We believe there are three main barriers that have prevented researchers and developers from pursuing such studies. The first pertains to funding. National funding agencies seldom support studies that extend beyond a few years. The European Commission has funded large networks of excellence (see for example http://www.teleurope.eu/pg/frontpage and http://www.galanoe.eu/) but these only last 4 years, and none have yet to result in systemic change and large-scale impact of the type mentioned previously. The American National Science Foundation also funds centers of excellence, and these are expected to continue beyond their original funding (see for example https://www.nsf.gov/about/budget/fy2012/pdf/39_fy2012.pdf and http://www.op-tec.org/nsfate.php). Of all such large-scale, nationally funded efforts, perhaps the one that has achieved long-term impact is the National Center for Research on Evaluation Standards, & Student Testing (CRESST; see https://www.cse.ucla.edu/index.php), but that prestigious and successful national center has not led to large-scale, systemic reform in educational practice although its influence on educational research is clearly positive. National funding agencies need to promote more types of long-term efforts to achieve systemic and sustainable reform in educational practice.
The second barrier concerns the willingness of researchers and developers to conduct replication studies and meta-analyzes, and find funding for large-scale efforts. Researchers have a tendency to want to create their own instruments and engage in an effort that is closely tailored to their personal interests. While such efforts are laudable, they do not lead to progressive improvement of educational technology research as a science. One-off studies may get published and even lead to some notoriety of the investigators. However, they often fail to result in systemic and systematic improvement of educational practice. There is clearly a disconnect between what is personally valued by educational researchers and what is needed to improve learning and instructional practice. Because publication in high-quality refereed journals is typically required for promotion and tenure, ETR&D encourages replication studies, meta-analyses, and large-scale reports of impact on education to be submitted for publication.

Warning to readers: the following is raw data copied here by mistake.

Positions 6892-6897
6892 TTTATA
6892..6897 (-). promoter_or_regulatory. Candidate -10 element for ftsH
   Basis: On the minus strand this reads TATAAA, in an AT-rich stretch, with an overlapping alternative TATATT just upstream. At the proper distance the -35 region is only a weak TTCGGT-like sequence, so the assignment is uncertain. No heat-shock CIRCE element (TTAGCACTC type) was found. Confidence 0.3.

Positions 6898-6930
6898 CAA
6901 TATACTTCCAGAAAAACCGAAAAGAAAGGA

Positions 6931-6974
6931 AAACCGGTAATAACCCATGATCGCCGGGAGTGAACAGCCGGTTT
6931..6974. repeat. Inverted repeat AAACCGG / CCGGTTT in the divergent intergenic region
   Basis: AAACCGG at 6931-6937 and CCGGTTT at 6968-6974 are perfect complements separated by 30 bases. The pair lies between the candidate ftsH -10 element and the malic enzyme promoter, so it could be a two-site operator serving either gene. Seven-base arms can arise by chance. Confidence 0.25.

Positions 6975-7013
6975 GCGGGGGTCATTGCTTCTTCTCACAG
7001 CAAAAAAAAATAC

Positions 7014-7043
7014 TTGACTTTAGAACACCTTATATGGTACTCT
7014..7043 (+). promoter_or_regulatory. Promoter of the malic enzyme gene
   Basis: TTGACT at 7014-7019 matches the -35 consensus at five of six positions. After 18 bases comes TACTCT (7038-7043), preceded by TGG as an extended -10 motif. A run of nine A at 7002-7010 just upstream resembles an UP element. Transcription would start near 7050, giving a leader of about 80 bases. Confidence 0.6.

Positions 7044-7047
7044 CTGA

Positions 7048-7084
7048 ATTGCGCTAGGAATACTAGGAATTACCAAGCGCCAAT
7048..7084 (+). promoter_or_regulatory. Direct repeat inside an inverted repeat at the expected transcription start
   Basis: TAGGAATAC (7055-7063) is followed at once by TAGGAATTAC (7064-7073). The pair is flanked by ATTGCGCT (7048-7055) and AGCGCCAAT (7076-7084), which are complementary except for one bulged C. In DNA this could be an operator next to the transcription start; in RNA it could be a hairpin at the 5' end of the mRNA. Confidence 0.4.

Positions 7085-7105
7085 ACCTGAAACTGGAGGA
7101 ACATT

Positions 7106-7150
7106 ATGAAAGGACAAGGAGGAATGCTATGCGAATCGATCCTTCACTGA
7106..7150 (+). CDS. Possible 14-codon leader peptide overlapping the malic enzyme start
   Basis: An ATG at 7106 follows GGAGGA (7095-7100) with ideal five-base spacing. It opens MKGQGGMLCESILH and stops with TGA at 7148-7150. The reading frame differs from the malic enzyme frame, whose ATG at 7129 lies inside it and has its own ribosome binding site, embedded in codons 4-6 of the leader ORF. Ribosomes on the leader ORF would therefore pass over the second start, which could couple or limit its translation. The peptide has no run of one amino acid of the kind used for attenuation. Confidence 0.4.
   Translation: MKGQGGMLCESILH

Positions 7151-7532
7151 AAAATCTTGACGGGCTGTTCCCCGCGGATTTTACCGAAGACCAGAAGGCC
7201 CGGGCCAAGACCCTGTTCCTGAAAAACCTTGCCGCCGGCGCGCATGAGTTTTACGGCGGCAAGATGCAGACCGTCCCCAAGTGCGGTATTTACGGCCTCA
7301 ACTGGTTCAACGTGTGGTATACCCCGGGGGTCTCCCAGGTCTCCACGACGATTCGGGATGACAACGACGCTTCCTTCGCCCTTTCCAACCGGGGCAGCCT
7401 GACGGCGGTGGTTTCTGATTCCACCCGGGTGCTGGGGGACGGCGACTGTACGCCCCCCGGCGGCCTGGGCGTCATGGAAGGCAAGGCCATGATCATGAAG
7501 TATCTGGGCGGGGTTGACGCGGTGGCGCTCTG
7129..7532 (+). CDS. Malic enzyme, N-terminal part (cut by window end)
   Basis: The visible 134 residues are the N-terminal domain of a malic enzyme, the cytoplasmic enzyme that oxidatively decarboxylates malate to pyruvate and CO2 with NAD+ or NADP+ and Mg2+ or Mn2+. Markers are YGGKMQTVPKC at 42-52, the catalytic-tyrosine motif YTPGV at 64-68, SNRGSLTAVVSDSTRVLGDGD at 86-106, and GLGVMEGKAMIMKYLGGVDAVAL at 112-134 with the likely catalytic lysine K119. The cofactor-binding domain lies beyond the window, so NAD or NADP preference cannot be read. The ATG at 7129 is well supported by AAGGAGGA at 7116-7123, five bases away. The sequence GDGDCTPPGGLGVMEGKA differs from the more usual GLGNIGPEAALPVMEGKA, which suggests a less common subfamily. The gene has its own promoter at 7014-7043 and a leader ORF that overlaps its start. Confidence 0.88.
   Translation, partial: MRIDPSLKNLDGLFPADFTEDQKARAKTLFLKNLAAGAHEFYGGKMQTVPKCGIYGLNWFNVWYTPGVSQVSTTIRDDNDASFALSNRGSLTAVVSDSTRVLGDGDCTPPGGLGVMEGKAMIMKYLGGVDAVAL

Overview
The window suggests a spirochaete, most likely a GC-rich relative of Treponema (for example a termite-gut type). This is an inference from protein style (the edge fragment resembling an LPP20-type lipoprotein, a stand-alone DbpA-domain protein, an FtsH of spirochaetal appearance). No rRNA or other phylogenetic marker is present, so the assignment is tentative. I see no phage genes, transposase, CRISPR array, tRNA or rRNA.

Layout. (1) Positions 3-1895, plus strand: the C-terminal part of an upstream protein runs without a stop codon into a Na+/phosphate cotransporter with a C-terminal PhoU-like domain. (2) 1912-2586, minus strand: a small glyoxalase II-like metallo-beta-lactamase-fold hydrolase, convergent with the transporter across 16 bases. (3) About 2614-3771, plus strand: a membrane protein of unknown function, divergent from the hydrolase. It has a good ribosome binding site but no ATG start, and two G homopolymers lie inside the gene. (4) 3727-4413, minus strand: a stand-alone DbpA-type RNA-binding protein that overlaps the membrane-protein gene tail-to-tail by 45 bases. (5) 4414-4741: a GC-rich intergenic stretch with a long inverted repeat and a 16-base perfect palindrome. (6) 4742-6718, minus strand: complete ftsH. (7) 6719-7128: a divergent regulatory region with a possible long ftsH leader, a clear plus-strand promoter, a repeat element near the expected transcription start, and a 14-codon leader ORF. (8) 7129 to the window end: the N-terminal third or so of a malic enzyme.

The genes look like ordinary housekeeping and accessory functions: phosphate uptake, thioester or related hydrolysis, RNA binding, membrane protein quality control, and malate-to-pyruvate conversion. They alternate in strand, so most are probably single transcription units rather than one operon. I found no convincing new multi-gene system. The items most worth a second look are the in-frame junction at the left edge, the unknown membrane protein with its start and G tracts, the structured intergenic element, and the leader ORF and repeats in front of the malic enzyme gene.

The third barrier concerns the willingness of researchers to openly and freely share instruments and details of their research procedures with others. There are a few exceptions when this has been done—notably, by the American National Science Foundation’s ITEST (Innovative Technology Experiences for Students and Teachers; see the most recent NSF ITEST description at http://www.nsf.gov/funding/pgm_summ.jsp?pims_id=5467). However, too many researchers want to retain full rights and ownership of their instruments and all too often charge those who wish to use those instruments a fee that is prohibitive for graduate students and junior faculty.
It is our hope that project investigators and senior faculty will encourage meta-analyses, replication studies and large-scale impact reports so that our enterprise can become more scientific and provide a basis for transforming educational practice. By welcoming these studies, we aim to fulfill the overarching aims of ETR&D, which includes publishing quality research and development findings that will improve learning and instruction around the world.